Constipation and Abdominal Massage
Updated: Jul 30, 2020
Constipation is a common condition effecting the digestive system. Associated symptoms can include bloating, tiredness, reflux, nausea and increased intestinal gas. One way to support the healthy movement of your large intestine is abdominal massage.
According to a clincal trial on The effects of abdominal massage on Functional (Primary) Constipation, ‘Chronic constipation affects quality of life and causes problems such as anxiety, depression, somatization, sleep disorders, sexual dysfunctions, school/work absenteeism. In the following periods, it causes serious comorbidities including dyspnea, gastro-esophageal reflux, hypertension, thyroid diseases, vaginitis, dyspareunia, diabetes, and fibromyalgia.’
The same clincal trial also reported that ‘The benefits of abdominal massage are known as follows: reduction in the abdominal muscle tension, improvement of local circulation, and stimulation of peristaltic movements. The technique of abdominal massage consists of 5 stages as follows: abdominal muscle stroking, colon stroking, colon kneading, colon stroking, and abdominal muscle stroking.’
In this blog I would like to discuss the second brain and the enteric nervous system and their affect on constipation and how abdominal massage may help.
Second Brain and Enteric Nervous System
The large intestine is part of your gut or digestive system. This system sometimes called the “second brain” or “emotional brain” has its own nervous system called the “enteric nervous system”. The gut contains 100 million neurons more then the spinal cord or the peripheral nervous system.
Major neurotransmitters like serotonin, dopamine, glutamate, norephinephrine and nitric oxide are in the gut. Also two dozen small brain proteins, called neuropeptides are there along with the major cells of the immune system. Enkephalins (a member of the endorphins family) are also in the gut.” says Dr. Michael Gershon, a professor of anatomy and cell biology at Columbia-Presbyterian Medical Center in New York.
‘Endorphins consist of a large group of peptides. They are produced by the central nervous system and the pituitary gland. Since endorphins act on the opiate receptors in our brains, they reduce pain and boost pleasure, resulting in a feeling of well-being. Endorphins are released in response to pain or stress.’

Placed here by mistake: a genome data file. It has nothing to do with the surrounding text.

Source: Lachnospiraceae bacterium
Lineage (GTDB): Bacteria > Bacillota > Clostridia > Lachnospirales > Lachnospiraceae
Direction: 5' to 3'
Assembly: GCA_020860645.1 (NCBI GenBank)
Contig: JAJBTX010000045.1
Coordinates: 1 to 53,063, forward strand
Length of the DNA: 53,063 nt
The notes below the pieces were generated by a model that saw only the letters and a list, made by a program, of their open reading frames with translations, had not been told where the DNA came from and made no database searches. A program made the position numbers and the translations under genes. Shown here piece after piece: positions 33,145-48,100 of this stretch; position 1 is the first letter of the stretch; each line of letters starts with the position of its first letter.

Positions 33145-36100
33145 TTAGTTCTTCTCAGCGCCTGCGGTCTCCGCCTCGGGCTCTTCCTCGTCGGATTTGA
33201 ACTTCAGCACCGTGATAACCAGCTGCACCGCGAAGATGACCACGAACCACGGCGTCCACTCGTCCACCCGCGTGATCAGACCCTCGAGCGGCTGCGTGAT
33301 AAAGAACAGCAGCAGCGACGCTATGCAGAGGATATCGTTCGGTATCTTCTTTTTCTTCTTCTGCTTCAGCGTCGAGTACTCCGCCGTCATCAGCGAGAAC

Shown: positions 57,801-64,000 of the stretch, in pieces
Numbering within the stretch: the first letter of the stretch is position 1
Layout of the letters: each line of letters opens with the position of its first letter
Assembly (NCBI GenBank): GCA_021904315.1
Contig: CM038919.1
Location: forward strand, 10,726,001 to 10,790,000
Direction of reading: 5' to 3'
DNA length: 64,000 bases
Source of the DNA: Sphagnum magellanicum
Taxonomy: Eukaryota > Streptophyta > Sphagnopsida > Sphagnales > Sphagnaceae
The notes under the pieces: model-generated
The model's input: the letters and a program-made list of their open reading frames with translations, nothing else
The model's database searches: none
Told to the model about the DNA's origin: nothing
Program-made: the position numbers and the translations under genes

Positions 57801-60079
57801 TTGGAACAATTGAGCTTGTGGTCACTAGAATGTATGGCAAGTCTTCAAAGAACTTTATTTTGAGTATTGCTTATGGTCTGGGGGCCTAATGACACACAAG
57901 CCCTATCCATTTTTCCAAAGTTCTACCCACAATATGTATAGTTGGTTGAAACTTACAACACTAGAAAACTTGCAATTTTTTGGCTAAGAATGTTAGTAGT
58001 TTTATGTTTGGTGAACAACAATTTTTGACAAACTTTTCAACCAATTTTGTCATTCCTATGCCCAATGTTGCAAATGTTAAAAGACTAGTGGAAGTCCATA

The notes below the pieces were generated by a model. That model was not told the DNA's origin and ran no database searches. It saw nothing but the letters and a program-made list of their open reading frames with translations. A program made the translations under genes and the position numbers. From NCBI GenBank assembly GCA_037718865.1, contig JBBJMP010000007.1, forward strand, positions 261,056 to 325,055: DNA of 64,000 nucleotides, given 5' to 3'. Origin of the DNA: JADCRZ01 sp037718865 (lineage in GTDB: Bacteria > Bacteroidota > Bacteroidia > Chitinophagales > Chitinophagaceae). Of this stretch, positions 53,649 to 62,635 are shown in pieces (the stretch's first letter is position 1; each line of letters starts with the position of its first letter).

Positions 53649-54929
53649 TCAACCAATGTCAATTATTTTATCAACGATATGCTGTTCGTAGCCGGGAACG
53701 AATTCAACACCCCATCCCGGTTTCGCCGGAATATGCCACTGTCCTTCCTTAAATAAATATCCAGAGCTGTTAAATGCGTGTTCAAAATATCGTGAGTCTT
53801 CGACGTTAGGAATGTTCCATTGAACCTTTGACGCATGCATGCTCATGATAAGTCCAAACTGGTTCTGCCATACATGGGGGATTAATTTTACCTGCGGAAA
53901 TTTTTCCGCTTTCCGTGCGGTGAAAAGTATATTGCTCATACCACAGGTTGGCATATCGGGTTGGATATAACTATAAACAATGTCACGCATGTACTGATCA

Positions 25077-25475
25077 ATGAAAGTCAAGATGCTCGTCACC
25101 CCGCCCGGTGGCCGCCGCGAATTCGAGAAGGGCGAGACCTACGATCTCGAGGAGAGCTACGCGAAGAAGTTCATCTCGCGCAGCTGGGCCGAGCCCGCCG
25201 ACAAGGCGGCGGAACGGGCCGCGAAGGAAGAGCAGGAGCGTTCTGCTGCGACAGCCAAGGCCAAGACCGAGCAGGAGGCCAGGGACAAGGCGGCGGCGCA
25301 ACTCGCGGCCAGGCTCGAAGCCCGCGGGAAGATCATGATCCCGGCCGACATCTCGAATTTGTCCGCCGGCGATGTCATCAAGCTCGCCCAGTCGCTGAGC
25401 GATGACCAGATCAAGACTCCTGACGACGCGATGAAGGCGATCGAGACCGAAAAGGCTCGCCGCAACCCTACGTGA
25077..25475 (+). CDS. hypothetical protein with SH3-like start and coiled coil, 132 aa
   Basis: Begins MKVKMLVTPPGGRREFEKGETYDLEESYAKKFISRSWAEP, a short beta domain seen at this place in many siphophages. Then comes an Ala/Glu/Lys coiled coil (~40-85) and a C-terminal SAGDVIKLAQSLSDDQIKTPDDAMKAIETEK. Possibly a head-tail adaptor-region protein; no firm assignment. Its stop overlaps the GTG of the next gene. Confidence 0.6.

Your enteric nervous system can operate independent of your central nervous system. These two nervous systems communicate via your primary visceral nerve, the vagus nerve.
Your gut sends messages via your vagus nerve to your brain about how well you are digesting your food and emotions. When you experience “fight, fright or freeze” your brain sends messages via your vagus nerve to your gut.
Your large intestine, a 1.5 metre long organ looping from under your lower rib cage to just below your centre of gravity, is very important for your metabolism, your breathing, your immune system, your structure and posture, and emotional well-being.
If it gets constipated and enlarges, it can cause pain and discomfort; restrict the free motion of the diaphragm; compress your vagus nerve causing a fluctuation in your heart rate and blood pressure; and disturb your emotional well-being. It can also hide feelings that seem too difficult to feel and process.
Complexity of Large Intestine
Because of the size and location of your large intestine, it interacts with all the organs and soft tissue of the abdomen, lower back and pelvis. The complexity of all these interactions is where abdominal massage may help you.
The style of abdominal massage I use is a gentle exploration of your abdomen helping you to feel subtle messages in your abdomen such as areas of congestion, sensitivity and discomfort and to feel general patterns of tension extending to different parts of your body.
This awareness helps you to become more conscious of your body and make more informed decisions to support your body.
Abdominal massage can support your body to let go and relax thereby relieving contractions and constrictions in your abdomen as well as other areas of your body.
My clinical experience
From my clinical experience, one of the most common experiences of people suffering constipation and receiving abdominal massage is that they feel emotional for no obvious reason. They can also feel flat. And then in a day or so they start to feel better and more alive.
“Quite emotional. The next day felt good.”
“My stomach start to clench quite tightly and it stayed tight for most of the day. The next day a very deep sadness came out. And today I actually felt very good.”
If you would like to explore how abdominal massage may help you, please give me a call on 0408 694 655 and book an appointment or for more information.